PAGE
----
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Brian Dumoulin Stepped Up, Validating Penguins’ Faith

Last July, it was easy to look at the signing and wonder if the money might’ve been better spent.



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Last July, it was easy to look at the six years and $24.6 million the Penguins gave Brian Dumoulin and wonder if the money might’ve been better spent.

The nature of free agency in any sport is that a team will probably have to ‘overpay’ relative to market value in order to win a bidding war, but Dumoulin was merely a restricted free agent, so the Penguins could’ve simply rolled over Dumoulin’s contract for another year at a slight pay raise, effectively telling the defenseman to prove his worth in 2017-18.

Instead, Jim Rutherford and the two-time defending champions took a risk that Dumoulin, now 26 years old, would continue to develop his all-around game to the point that he’d look like a value by the middle of his new deal.

Ten months later, it appears the Penguins’ front office was prescient, because Dumoulin lifted his performance in many ways in the first year of the contract.

First of all, Dumoulin ended up with five goals in the regular season plus one more in the playoffs, beating his previous career total of five (counting postseason). His 18 points in the regular year also marked an NHL best for the man from Maine.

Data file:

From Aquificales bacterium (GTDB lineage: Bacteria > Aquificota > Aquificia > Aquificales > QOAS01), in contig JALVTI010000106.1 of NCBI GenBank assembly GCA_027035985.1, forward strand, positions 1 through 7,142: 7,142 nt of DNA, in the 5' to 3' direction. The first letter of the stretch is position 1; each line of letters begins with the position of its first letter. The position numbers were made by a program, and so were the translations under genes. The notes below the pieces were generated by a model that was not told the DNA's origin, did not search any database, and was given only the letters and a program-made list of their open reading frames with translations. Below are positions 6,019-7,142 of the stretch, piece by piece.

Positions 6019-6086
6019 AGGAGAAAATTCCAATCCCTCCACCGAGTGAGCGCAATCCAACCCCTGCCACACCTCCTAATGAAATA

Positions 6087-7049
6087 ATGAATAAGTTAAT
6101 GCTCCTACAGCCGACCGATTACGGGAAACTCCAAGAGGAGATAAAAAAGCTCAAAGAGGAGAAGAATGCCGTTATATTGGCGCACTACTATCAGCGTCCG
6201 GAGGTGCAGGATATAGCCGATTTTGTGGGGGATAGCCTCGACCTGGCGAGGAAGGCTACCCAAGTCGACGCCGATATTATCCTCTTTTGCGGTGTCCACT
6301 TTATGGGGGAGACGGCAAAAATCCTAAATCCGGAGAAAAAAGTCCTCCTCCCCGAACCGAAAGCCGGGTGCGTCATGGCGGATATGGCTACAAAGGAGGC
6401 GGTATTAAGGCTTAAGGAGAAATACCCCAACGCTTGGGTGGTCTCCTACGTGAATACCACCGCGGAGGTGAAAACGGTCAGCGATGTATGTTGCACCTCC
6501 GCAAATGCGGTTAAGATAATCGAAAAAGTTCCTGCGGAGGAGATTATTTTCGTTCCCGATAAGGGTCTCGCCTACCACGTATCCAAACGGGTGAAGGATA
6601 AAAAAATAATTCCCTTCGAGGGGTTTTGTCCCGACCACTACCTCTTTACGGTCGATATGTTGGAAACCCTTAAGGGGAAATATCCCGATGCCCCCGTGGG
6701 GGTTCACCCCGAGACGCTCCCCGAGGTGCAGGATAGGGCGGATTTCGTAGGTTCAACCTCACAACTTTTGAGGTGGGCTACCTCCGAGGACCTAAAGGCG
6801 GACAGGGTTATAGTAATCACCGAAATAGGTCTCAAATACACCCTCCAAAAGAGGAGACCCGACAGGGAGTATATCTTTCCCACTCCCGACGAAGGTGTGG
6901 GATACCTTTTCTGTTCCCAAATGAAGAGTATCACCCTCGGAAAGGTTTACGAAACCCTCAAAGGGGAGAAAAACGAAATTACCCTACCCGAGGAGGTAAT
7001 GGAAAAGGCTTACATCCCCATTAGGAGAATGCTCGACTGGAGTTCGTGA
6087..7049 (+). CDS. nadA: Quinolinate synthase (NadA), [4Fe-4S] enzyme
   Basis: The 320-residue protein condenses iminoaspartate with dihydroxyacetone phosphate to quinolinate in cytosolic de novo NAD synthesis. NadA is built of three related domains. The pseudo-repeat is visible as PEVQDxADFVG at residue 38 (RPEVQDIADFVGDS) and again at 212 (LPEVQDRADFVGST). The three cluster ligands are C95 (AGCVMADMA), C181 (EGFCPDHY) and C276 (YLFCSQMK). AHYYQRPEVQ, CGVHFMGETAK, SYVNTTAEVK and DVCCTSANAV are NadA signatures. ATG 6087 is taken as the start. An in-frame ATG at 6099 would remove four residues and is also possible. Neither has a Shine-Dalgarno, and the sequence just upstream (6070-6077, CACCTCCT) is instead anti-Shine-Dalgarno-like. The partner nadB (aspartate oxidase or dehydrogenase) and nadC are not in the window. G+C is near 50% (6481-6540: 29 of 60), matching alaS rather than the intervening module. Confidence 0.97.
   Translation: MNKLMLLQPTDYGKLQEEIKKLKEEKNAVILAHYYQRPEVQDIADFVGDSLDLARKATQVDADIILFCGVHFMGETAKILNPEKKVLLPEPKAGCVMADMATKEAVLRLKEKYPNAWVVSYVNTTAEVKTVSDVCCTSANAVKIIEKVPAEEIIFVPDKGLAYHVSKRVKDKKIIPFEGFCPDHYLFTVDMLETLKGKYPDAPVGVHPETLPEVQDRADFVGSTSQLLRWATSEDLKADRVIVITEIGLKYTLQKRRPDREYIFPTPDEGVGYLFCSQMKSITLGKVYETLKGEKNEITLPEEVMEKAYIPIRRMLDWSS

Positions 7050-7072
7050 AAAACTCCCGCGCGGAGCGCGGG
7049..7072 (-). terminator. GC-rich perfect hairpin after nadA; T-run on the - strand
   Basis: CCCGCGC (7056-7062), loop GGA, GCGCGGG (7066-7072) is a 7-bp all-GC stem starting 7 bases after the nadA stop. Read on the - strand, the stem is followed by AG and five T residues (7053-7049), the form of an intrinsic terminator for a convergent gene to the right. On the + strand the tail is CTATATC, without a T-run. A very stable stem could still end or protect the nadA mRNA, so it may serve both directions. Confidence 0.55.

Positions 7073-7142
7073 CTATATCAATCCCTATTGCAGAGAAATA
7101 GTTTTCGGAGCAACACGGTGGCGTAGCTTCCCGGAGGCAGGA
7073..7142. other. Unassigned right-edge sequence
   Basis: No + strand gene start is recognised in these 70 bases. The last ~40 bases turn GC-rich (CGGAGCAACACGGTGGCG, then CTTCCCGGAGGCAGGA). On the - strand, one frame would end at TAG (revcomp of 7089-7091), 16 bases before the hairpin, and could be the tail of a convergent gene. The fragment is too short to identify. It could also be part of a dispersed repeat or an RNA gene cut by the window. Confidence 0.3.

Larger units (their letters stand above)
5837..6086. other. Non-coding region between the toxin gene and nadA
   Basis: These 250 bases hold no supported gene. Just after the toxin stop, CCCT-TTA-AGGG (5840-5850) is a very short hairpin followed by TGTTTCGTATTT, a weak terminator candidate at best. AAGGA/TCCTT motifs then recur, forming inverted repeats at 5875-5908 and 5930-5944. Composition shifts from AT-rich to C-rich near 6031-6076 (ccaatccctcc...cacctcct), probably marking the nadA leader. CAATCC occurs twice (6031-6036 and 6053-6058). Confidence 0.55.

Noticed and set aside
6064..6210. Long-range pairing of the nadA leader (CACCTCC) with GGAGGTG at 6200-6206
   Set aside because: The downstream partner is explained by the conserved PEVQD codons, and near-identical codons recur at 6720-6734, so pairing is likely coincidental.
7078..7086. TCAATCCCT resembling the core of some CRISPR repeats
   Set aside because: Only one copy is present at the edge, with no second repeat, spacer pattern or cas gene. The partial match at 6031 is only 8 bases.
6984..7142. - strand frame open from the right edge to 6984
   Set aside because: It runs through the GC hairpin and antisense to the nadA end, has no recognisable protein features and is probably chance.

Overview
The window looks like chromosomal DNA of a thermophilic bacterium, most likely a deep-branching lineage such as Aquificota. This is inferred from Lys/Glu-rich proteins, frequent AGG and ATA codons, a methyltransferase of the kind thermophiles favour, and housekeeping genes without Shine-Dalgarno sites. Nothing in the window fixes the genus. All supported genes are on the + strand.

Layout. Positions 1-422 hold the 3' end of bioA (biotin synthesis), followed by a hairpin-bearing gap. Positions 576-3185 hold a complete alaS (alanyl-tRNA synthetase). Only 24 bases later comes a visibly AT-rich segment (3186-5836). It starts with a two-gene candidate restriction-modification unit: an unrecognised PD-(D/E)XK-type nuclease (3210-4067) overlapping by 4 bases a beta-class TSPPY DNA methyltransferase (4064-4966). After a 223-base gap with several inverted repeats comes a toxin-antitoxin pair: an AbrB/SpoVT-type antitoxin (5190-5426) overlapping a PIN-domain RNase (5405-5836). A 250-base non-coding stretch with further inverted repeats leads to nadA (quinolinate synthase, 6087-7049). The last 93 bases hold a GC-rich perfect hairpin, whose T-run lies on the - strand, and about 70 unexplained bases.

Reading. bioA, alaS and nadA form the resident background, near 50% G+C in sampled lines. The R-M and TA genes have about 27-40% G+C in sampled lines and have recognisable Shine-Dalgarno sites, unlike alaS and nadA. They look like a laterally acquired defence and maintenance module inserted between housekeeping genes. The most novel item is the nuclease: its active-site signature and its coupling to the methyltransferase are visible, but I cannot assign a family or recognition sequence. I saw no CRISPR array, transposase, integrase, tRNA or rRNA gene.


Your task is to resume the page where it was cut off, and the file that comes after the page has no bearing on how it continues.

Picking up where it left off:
Dig a little deeper and the Underlying Numbers(TM) were encouraging, as well. Dumoulin’s on-ice share of even-strength shot attempts and scoring chances were 2 and 4 percent better than the Penguins as a team. Those raw rates were the best of Dumoulin’s NHL career, as well, so it wasn’t simply a case of him maintaining his level while the team trended downward.

Considering that Dumoulin played more than 80 percent of his even-strength ice time with an increasingly erratic Kris Letang, it’s easy to say we just watched Dumoulin’s finest season as a Penguin, even if he sounded like he was ready for a two-week nap on locker cleanout day last week at UPMC Sports Complex.

“We all know how grueling the season is,” Dumoulin said, responding to a question about facing a longer summer than usual. “I’m definitely going to take advantage of it and I know a lot of guys are, too. Last year, it felt like we were done and we were getting ready to train again. And that’s a good thing, but we gotta use this to get more fresh and get ready to go again.”

If Dumoulin was a little gassed by the end of the Penguins’ three-peat pursuit, that would be understandable. He averaged over 20 minutes in the regular season for the second straight year and over 21 minutes in the playoffs for the third straight year.

It’s true that Dumoulin often stays at home when he’s with the more free-wheeling Letang, but that doesn’t mean these are easier minutes. For instance, the list of the most frequent opposing forwards Dumoulin faced this season includes some of the brightest lights of the Eastern Conference: Artemi Panarin, Alex OvechkinClaude GirouxTaylor HallSean Couturier and Evgeny Kuznetsov.

Mike Sullivan broke up Letang and Dumoulin for a brief moment late in the regular season, but it’s rather clear the coach considers 8-58 as the Penguins’ top defense duo at both ends of the ice.